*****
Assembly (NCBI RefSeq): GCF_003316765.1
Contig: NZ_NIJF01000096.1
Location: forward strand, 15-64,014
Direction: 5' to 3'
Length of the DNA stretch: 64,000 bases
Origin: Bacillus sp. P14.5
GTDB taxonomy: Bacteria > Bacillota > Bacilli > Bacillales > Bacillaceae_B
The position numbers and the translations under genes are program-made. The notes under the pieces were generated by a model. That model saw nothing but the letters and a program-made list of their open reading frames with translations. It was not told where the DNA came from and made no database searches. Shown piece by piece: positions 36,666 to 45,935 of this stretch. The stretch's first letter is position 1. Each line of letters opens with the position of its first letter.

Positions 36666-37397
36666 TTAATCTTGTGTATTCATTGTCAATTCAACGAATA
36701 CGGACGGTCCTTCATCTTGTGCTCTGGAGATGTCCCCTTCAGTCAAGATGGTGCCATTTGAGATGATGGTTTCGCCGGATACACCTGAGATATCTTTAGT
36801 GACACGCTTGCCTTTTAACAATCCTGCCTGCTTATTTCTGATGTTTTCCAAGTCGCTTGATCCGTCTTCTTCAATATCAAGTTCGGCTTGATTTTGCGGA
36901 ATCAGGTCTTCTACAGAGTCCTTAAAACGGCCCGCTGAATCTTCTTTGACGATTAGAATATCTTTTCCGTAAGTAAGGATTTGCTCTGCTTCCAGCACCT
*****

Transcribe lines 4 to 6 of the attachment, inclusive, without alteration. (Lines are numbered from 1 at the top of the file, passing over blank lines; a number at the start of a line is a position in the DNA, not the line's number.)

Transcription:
Direction: 5' to 3'
Length of the DNA stretch: 64,000 bases
Origin: Bacillus sp. P14.5